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Collecting data is one thing, however sometimes one needs to plot or analyse data at a later date when access to the original software may no longer be feasible or possible.

Open Source software is at times a good alternative to commercial products. In this case, please list open source and/or free software for gas chromatography. (Having said that, the databases for mass spectrometry are not open as far as I am aware, though suggestions are also welcome.)

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One software that I have come across and used is OpenChrom https://www.openchrom.net/

At least for basic tasks it performs well as far as I can tell.

For those seeking pretty chromatograms, OpenChrom can be used in conjunction with R. Open a plot in OpenChrom, export it to a csv file and then plot the data using R.

A script for plotting two overlapped chromatograms in R is below:

filename = "Dodecane-Neat"
filename2 = "Dodecane-Stressed"
PlotTitle = "Dodecane Neat Chromatogram - Pre and Post Test"

infilename = paste0("./",paste(filename,"csv",sep="."))
infilename2 = paste0("./",paste(filename2,"csv",sep="."))
outfilename = paste(filename,"pdf",sep="-rect.")

## Read Data -> File is called 14mielczarek11.csv
undiluted <- read.table(infilename, sep=";", header=TRUE, nrows=10000)
undiluted2 <- read.table(infilename2, sep=";", header=TRUE, nrows=10000)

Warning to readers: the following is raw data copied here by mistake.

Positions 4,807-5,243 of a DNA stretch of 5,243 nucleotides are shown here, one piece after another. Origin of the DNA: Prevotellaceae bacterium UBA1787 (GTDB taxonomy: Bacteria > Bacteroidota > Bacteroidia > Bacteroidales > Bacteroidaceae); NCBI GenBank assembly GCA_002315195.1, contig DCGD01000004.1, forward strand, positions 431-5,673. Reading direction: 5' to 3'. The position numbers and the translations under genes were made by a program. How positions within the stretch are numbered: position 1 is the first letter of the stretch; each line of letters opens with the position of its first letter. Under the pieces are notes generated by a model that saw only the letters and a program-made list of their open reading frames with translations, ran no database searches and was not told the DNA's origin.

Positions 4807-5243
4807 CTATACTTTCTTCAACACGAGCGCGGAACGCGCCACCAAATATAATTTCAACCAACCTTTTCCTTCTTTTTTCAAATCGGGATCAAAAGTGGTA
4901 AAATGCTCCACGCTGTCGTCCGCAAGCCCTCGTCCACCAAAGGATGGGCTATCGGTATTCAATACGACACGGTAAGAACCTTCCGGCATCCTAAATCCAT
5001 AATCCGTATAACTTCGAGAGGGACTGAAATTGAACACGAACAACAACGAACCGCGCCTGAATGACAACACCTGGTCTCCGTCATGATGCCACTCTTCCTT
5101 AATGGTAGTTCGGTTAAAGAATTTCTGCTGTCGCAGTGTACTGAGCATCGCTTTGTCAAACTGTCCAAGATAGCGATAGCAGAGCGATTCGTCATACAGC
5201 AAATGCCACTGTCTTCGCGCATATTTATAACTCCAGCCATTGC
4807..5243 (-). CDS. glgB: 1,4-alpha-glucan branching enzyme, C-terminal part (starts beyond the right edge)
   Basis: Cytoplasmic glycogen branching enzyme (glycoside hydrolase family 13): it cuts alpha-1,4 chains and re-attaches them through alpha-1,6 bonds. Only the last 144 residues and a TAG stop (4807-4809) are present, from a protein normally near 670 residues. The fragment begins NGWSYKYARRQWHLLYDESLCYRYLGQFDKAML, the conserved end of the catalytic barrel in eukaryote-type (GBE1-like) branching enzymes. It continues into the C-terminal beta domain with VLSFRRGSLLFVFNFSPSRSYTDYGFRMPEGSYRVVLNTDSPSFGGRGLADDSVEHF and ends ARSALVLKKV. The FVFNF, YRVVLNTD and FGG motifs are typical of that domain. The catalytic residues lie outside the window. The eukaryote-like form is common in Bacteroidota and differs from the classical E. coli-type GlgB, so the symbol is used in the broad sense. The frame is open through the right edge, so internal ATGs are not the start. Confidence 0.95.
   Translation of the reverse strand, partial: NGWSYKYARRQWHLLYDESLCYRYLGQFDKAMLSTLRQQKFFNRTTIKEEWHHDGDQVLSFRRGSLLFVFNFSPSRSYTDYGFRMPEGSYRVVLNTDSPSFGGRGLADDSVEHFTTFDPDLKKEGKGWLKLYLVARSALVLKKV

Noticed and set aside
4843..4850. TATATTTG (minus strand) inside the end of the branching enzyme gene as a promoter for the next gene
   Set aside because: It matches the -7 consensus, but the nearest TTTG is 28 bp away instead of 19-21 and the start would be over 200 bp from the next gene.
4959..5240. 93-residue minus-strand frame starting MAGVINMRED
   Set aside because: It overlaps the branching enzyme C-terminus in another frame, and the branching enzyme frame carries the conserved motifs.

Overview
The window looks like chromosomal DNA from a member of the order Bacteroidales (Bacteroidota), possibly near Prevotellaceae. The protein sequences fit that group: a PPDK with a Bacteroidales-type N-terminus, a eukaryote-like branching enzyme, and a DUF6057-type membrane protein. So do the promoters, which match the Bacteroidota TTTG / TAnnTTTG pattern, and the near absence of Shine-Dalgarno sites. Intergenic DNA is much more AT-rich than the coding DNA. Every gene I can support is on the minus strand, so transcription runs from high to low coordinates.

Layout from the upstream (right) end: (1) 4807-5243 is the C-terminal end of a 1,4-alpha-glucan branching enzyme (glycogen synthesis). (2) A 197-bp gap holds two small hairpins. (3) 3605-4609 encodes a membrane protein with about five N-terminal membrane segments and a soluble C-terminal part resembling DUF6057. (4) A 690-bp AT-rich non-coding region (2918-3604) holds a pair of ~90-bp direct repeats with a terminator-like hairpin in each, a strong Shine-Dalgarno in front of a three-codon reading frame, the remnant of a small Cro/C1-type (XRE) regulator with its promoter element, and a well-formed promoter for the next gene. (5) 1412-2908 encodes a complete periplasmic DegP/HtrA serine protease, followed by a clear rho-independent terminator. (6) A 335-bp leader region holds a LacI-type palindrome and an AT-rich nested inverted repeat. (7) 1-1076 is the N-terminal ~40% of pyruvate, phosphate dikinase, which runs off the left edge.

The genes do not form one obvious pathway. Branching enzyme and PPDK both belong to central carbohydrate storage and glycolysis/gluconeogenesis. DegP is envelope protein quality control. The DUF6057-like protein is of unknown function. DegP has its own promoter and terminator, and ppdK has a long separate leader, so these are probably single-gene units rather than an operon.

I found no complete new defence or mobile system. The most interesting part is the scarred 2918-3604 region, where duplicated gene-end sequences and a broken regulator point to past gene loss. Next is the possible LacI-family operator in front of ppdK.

## Work out Total Peak (want the Chromatogram, not the mass spec)
undiluted$peaks <- rowSums( undiluted[,3:404] )
undiluted2$peaks <- rowSums( undiluted2[,3:404] )

GCxx <- c(undiluted$RT.milliseconds./1000/60, rev(undiluted$RT.milliseconds./1000/60))
GCyy <- c(rep(0, nrow(undiluted)), rev(undiluted$peaks)/max(undiluted$peaks))
GCxx2 <- c(undiluted2$RT.milliseconds./1000/60, rev(undiluted2$RT.milliseconds./1000/60))
GCyy2 <- c(rep(0, nrow(undiluted2)), rev(undiluted2$peaks)/max(undiluted2$peaks))

library(survival)
library(Hmisc)

# A4 is 8.27 × 11.7 
pdf(outfilename, height=5, width=8)
par(mar=c(5,5,3,2))

plot("",
tck=-0.02,lab=c(10,10,4),las=1,
xaxs="i",xlab="Time (min)",
xlim=c(0,15),
yaxs="i",ylab="Detector Count Fraction",
ylim=c(0,0.15)
)

polygon(GCxx2+0.017, GCyy2, col= rgb(0,0,1,0.5), border=NA) #Blue - Shift the blue ever so slightly to properly overlap
polygon(GCxx, GCyy, col= rgb(1,1,1,1), border=NA) # White (so we don't get violet)
polygon(GCxx, GCyy, col= rgb(1,0,0,0.6), border=NA) # Red

lines(undiluted2$RT.milliseconds./1000/60+0.017,undiluted2$peaks/max(undiluted2$peaks),
type="l",col=4,lwd="0.05",lty=1) #Blue
lines(undiluted$RT.milliseconds./1000/60,undiluted$peaks/max(undiluted$peaks),
type="l",col=2,lwd="0.05",lty=1) # Red

title(PlotTitle)
minor.tick(nx=5, ny=5, tick.ratio=0.3)

dev.off()

And the results:

Dodecane pre and post test - magnified view of the "interesting region".

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  • $\begingroup$ R is a great suggestion, though I hardly believe this code will be useful to anyone else the way it is. With this amount of detail for limits, data transformation and such, it's probably better to plot the bare chromatogram x/y values with lines and let people do the adjustments themselves. $\endgroup$ – Molx Jul 26 '15 at 21:14
  • $\begingroup$ @Molx Yes, people who want to plot their own would need to adjust the limits of course - I would have thought that is obvious? Maybe one could write an automatic function - however if this is possible I wouldn't know how to do this. $\endgroup$ – DetlevCM Jul 27 '15 at 9:06

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